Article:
Thank you very much for your advice and guidance.
 
Everything that @jungleboy said.
I was amazed at how easy it was to get by in English and, when my friend tried to use Spanish she was politely answered in perfect English!

The attached might be a fun thing to pop inside your credential (the second attachment gives advice on how to print and fold the first)
Thanks .
 
Please don't try to speak Spanish to Portuguese people, as they do not like this.
I heard the same thing from some Portuguese people during my CP in June 2022, and I can attest to the excellent English proficiency I experienced there. The one exception was a cab driver we rode with who was originally from Moldava and spoke no English. We had a very nice conversation during a 30 minute ride with him speaking Portuguese and me speaking Spanish - the languages are close enough that we could understand each other, and since he was not Portuguese (his family immigrated 20 years earlier when he was a teen) he was not irritated or offended by being spoken to in Spanish.
 
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It's always best to learn some words or phrases in the local language. It shows respect for the people and the country that you are visiting. Remember that the local people are doing you a favor by speaking English.

As an American or Australian, who would you be inclined the help in your own country?

If someone started babbling to me in Spanish or Portuguese, I'd probably just shrug my shoulders and walk away.

If someone asked politely in broken English, I'd probably do my best to provide help. Maybe I'd even remember a word or two of Spanish or Portuguese.


-Paul
 
I am planning or have been planning my Camino since before Covid. I am looking at changing from a Spanish Camino to the Portuguese Lisbon - Santiago. I have been trying to learn Spanish from Australia where we are predominantly only English. Do people who have walked the Caminos need to have a basic understanding of both Portuguese and Spanish to do the Portuguese camino? What is the general understanding of English and Spanish like in Portugal along the camino if I don't know Portuguese?
When are you walking? I'm doing the Portugése from Lisbon, starting 22 or 23 September 🙋‍♀️
 
I do accept what @jungleboy said above, but I was on a walk in Madeira earlier this year and we reached a very rural cafe where no-one spoke english. I tried Spanish and it was very welcome.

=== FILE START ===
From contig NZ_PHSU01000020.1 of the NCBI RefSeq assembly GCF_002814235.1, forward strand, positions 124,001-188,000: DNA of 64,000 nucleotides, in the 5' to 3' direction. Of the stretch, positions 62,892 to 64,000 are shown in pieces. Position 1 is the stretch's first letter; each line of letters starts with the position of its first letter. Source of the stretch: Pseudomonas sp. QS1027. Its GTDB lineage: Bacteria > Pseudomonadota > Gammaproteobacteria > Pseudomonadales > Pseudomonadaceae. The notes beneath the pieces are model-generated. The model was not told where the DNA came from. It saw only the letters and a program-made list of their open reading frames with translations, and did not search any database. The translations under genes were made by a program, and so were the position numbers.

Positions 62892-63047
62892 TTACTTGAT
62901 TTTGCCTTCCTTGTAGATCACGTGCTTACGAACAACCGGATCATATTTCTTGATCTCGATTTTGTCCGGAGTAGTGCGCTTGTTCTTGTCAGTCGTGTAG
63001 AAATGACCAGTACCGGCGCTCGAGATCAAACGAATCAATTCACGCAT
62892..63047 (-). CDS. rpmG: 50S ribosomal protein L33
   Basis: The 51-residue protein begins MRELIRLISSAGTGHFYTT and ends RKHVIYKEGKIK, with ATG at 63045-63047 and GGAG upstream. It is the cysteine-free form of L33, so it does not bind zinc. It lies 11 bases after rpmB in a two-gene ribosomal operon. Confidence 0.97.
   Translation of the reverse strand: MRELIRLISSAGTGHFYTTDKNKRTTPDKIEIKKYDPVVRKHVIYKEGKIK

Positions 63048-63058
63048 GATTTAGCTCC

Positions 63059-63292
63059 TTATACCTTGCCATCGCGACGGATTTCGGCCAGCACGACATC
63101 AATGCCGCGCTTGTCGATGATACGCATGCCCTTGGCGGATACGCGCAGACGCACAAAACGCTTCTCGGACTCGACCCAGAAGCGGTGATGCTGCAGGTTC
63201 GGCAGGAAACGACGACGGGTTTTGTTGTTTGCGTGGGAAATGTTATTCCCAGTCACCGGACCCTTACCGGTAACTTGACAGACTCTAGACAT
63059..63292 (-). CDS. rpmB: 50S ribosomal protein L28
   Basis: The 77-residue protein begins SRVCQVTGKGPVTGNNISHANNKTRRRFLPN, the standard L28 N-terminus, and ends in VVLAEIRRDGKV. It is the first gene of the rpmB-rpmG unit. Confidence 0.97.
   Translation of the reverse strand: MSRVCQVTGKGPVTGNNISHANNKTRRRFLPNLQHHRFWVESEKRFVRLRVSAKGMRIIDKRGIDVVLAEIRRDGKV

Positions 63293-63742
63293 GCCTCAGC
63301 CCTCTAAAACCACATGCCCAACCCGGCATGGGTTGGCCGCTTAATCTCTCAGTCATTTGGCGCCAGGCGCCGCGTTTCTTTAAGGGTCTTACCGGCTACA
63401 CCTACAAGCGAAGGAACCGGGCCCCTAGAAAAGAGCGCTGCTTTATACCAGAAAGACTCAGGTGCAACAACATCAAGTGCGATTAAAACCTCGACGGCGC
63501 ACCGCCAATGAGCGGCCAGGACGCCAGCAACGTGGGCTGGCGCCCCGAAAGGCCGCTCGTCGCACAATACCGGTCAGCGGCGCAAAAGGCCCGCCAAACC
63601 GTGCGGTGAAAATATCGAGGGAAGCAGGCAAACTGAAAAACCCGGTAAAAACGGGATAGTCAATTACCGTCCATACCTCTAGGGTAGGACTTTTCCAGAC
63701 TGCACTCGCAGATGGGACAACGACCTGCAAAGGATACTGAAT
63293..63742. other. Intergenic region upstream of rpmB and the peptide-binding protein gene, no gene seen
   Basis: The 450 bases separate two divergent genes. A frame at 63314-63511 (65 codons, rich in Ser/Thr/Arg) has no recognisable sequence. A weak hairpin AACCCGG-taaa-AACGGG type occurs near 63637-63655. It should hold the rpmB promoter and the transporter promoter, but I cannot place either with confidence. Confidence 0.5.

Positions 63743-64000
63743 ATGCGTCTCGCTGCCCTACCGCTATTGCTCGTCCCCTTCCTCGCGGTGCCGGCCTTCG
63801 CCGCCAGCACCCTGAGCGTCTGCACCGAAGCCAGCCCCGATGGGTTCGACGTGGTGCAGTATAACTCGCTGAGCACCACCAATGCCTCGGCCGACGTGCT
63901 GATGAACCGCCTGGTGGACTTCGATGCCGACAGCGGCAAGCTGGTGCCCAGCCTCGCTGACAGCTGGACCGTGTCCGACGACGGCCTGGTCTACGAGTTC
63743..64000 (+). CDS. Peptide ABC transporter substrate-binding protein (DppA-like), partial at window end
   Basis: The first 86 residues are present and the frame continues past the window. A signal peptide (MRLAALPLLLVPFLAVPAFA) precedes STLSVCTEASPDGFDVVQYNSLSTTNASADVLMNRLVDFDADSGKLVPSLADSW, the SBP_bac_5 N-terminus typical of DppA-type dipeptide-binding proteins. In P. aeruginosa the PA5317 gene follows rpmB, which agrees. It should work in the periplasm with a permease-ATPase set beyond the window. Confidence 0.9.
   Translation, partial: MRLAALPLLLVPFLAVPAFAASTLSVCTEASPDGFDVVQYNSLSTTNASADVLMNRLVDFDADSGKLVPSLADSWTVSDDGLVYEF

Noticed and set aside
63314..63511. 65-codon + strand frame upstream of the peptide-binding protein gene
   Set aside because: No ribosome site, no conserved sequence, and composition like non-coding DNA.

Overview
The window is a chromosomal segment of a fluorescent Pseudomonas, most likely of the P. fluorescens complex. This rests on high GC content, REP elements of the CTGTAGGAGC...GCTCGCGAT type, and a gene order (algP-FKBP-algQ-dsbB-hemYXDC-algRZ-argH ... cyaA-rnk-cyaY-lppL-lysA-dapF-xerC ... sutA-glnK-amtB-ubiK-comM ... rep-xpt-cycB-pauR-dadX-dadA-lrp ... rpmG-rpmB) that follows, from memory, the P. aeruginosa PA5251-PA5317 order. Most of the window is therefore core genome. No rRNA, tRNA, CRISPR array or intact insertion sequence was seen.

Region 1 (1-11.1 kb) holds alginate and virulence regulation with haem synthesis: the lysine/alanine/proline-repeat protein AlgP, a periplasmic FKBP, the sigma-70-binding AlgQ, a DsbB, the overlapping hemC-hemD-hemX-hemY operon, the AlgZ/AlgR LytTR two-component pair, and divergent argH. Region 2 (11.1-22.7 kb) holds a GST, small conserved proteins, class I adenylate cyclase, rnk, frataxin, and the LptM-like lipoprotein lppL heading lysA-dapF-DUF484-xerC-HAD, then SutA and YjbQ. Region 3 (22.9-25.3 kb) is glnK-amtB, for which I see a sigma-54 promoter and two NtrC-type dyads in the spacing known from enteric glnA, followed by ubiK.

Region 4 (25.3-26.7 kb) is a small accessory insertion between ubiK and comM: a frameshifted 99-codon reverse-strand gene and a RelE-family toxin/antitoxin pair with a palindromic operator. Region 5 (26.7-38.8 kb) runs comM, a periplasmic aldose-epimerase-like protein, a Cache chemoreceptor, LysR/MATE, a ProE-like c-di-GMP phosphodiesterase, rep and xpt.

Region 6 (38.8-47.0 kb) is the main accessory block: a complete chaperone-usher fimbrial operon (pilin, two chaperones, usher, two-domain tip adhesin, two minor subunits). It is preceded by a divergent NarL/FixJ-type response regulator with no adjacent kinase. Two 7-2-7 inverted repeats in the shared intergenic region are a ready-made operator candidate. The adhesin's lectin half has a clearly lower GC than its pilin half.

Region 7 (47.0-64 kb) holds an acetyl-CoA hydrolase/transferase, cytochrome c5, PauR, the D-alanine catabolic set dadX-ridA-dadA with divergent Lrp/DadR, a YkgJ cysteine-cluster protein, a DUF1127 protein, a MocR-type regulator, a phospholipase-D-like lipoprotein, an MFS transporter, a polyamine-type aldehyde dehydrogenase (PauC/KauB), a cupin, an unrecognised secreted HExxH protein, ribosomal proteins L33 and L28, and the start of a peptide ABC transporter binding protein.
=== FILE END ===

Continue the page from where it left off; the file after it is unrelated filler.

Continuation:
In this case, Spanish seemed to be better than nothing.

Of course, the island may well have a different philosophy to the mainland.

Maybe when I eventually do one of the Portuguese Camino's the advice above will stand me in good stead. I have noted to speak English in Portugal as my first choice though 👍
 
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Everything that @jungleboy said.
I was amazed at how easy it was to get by in English and, when my friend tried to use Spanish she was politely answered in perfect English!

The attached might be a fun thing to pop inside your credential (the second attachment gives advice on how to print and fold the first)
The only problem with that, is that it doesn't tell you how to pronounce the words.
 
I've never found that a problem - speak loudly and slowly enough and Johnny Foreigner will understand soon enough, what, what? ;)
I'm used to the Spanish pronunciation of words, but learned during my time in Portugal that the same/similar words are pronounced very differently in Portuguese!
 
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I'm used to the Spanish pronunciation of words, but learned during my time in Portugal that the same/similar words are pronounced very differently in Portuguese!
(Like the way you side stepped me being silly)

Yes it's more . . . throaty (?) A German pilgrim I spoke to said she found it easier (as a German) to mimic than she did with "lispy" Spanish.
 
You can pretty much ‘get by’ in any country in the world nowadays without speaking the language but of course speaking it really enhances the experience! A friend of mine used to say ‘if you don’t understand the language, you won’t understand the culture!’. He was a UK national who spoke Japanese.
 
Everything that @jungleboy said.